Television's wide boys may have to wait: British opposition may sink a European strategy for high-definition TV, leaving viewers in the dark, says Steve Homer
Monday 07 December 1992
Failure of the summit to reach agreement on refinancing the EC would sound the death-knell of Europe's strategy for High Definition Television, which promises a picture one-third wider than that of today's sets and almost four times as clear, with cinema-quality sound.
At present, the HDTV strategy is in tatters. At the Council of Ministers meeting last month, Britain, supported by the Danes and some of the poorer EC countries, blocked a move to spend 850m ecus ( pounds 685m) on preparations for introducing the European HDTV standard, HD-MAC, and conventional-quality wide-screen television. Britain thinks there is no demand for HDTV, and that investment now would simply distort any future market. Holland and France, however, are keen to help their electronic companies, Philips and Thomson, to recoup part of the huge sums they have invested in HDTV research.
For many in the broadcasting industry, this impasse will not be such bad news: they consider that the European system is beginning to look so out of date that it should be abandoned. Their fears are based on the rapid development of digital television, and the unexpected benefits it offers. This system seems to be gaining so many American supporters that the United States looks certain to select it for introduction in 1995.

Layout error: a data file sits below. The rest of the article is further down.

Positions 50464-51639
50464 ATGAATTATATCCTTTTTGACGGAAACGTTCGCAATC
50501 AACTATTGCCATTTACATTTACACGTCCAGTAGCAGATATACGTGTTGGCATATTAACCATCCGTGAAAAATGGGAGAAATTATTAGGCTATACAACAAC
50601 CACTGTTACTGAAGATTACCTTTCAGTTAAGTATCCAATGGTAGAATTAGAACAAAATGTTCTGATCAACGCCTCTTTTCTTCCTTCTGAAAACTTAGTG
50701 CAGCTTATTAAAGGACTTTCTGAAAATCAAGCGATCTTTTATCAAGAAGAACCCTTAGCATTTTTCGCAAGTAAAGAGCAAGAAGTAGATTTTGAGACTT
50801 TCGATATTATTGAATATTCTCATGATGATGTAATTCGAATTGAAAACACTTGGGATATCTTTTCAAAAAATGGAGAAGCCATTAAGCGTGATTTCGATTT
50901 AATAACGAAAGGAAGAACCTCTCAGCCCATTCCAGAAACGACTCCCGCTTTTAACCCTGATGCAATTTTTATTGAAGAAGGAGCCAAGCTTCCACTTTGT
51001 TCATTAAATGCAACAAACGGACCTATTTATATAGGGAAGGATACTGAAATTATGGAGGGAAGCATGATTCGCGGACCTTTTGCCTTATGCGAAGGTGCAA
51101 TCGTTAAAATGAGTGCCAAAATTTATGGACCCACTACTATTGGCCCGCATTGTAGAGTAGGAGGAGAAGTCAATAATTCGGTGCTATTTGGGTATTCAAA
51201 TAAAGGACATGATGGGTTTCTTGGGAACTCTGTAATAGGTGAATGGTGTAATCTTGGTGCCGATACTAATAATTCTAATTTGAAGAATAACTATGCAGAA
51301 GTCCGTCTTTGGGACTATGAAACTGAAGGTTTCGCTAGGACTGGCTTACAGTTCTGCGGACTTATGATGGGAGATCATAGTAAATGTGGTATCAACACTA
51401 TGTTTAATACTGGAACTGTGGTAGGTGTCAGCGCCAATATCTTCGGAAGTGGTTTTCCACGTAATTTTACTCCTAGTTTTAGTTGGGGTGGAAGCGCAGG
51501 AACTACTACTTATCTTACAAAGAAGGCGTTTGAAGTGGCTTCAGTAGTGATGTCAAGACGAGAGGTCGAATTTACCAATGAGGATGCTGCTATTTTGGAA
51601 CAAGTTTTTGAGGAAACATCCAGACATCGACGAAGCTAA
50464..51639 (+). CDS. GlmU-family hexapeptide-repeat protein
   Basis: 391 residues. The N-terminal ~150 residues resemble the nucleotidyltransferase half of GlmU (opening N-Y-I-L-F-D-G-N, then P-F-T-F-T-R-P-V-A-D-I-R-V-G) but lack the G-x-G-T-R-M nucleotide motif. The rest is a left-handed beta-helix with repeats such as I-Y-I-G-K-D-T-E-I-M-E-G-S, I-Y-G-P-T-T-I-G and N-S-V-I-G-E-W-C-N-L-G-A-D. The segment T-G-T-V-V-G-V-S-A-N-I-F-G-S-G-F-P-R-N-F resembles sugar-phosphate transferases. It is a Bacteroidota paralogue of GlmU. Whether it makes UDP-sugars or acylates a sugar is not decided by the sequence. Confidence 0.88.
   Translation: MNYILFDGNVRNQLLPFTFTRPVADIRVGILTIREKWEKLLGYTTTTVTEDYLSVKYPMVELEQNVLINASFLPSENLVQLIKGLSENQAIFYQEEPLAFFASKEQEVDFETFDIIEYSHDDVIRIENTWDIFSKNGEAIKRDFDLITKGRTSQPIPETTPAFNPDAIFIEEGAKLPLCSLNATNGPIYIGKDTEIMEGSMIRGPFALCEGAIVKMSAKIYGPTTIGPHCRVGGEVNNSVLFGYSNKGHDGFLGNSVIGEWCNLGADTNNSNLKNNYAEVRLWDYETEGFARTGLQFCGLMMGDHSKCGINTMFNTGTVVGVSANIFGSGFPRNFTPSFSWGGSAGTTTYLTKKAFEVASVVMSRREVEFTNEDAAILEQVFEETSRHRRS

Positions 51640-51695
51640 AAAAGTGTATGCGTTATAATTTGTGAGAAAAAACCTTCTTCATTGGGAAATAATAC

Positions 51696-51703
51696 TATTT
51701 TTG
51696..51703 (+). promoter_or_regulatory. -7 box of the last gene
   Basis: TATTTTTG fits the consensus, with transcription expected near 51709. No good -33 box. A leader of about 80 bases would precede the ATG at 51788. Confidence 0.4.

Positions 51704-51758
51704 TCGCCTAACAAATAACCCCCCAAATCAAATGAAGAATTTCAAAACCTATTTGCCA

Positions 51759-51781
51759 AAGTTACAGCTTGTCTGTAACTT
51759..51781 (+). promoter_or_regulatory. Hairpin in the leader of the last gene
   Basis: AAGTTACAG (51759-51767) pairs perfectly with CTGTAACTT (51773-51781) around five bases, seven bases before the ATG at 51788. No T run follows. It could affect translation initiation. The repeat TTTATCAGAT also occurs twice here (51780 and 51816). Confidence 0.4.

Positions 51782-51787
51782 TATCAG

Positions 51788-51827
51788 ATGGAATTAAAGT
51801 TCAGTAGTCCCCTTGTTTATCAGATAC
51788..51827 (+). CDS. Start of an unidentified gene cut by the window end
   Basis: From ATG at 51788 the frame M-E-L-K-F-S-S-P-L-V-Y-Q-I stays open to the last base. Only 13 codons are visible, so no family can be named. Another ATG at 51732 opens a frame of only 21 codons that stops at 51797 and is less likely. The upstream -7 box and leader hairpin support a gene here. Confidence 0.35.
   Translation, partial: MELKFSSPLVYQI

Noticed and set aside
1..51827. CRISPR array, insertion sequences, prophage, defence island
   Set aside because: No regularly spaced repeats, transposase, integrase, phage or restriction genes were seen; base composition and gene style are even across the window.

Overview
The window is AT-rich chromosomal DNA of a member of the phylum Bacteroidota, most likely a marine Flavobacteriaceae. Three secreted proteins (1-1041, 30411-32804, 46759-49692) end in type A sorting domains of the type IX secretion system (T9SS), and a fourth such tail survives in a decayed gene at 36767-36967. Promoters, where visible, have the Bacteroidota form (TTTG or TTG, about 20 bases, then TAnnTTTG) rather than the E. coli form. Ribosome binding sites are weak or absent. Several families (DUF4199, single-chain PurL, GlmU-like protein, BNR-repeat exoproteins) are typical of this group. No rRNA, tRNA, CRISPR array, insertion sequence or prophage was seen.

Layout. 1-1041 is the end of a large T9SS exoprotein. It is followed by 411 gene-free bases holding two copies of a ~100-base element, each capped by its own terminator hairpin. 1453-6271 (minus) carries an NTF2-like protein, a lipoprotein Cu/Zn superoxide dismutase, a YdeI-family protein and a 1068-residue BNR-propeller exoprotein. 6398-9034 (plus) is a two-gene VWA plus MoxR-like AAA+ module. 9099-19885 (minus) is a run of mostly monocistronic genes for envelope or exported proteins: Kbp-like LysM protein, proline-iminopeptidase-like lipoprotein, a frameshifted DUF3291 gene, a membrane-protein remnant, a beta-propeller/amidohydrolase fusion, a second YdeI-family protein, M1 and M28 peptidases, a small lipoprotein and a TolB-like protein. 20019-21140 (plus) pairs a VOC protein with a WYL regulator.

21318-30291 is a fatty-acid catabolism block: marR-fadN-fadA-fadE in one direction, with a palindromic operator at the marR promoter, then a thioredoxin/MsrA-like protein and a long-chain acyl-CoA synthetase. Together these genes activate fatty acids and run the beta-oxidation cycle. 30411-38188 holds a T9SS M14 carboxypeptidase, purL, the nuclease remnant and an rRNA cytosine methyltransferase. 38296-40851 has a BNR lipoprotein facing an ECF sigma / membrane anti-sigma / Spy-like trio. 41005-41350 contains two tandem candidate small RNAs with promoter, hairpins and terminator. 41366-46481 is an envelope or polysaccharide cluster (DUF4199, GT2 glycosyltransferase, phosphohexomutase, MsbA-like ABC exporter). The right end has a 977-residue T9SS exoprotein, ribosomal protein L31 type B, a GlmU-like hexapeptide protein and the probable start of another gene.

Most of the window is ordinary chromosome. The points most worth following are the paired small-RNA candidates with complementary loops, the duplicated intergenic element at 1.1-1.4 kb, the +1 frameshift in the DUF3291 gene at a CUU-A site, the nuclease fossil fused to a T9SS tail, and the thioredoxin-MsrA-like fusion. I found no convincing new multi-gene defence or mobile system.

In the current analogue systems, the television picture is divided into lines (625 in Europe and 525 in the US and Japan), each of which is transmitted as a wave carrying information about brightness and colour. In digital systems, the lines are divided into individual picture elements, called pixels, each of which is assigned a colour and brightness value. In its raw state, the digital picture contains more information, and so requires wider channels for transmission. However, researchers have developed tricks to reduce the amount of information that needs to be sent.
The colour and brightness of pixels is not random, so by coding blocks rather than individual pixels, enormous amounts of data can be saved. For example, all the pixels on an area of skin will be closely related in terms of colour and brightness, and patches of blue sky will be made of pixels of closely related colours. These can, therefore, be described simply in mathematical formulas.
The other way to reduce the data that have to be sent is to transmit only the information that changes from frame to frame.
As the technology has developed, so has the ability to squeeze signals, without significantly reducing picture quality. A satellite channel, which today can be used for one standard television signal, could tomorrow be used for one, or possibly two, HDTV channels, or more than 10 standard definition stations.